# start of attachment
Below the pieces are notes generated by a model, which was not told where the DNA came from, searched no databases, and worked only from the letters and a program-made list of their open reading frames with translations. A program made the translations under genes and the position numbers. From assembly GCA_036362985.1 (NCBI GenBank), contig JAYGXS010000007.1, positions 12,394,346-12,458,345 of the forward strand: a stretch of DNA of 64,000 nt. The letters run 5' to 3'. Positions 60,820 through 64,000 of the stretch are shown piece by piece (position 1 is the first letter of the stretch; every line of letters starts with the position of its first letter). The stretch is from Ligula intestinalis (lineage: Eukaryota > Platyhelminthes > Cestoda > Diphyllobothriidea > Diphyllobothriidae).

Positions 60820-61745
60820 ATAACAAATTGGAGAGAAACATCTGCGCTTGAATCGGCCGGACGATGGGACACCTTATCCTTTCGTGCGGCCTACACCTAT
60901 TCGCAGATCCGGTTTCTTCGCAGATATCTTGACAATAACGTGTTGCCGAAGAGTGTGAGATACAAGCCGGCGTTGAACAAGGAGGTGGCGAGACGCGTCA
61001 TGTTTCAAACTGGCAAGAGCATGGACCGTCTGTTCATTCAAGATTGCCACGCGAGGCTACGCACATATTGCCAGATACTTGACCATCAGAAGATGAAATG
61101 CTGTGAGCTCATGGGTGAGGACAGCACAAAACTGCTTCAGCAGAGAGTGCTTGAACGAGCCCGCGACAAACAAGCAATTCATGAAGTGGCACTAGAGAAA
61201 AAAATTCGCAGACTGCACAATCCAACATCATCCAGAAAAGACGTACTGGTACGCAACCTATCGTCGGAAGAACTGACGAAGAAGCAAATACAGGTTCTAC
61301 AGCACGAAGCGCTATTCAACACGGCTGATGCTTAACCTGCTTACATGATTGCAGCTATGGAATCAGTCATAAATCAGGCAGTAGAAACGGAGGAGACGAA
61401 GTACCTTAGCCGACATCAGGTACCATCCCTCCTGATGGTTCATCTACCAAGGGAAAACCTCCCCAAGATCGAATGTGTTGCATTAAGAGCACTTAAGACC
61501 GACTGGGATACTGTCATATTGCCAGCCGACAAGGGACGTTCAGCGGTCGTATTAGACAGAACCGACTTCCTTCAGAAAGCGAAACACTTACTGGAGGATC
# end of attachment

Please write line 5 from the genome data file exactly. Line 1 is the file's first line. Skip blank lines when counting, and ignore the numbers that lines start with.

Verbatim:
61001 TGTTTCAAACTGGCAAGAGCATGGACCGTCTGTTCATTCAAGATTGCCACGCGAGGCTACGCACATATTGCCAGATACTTGACCATCAGAAGATGAAATG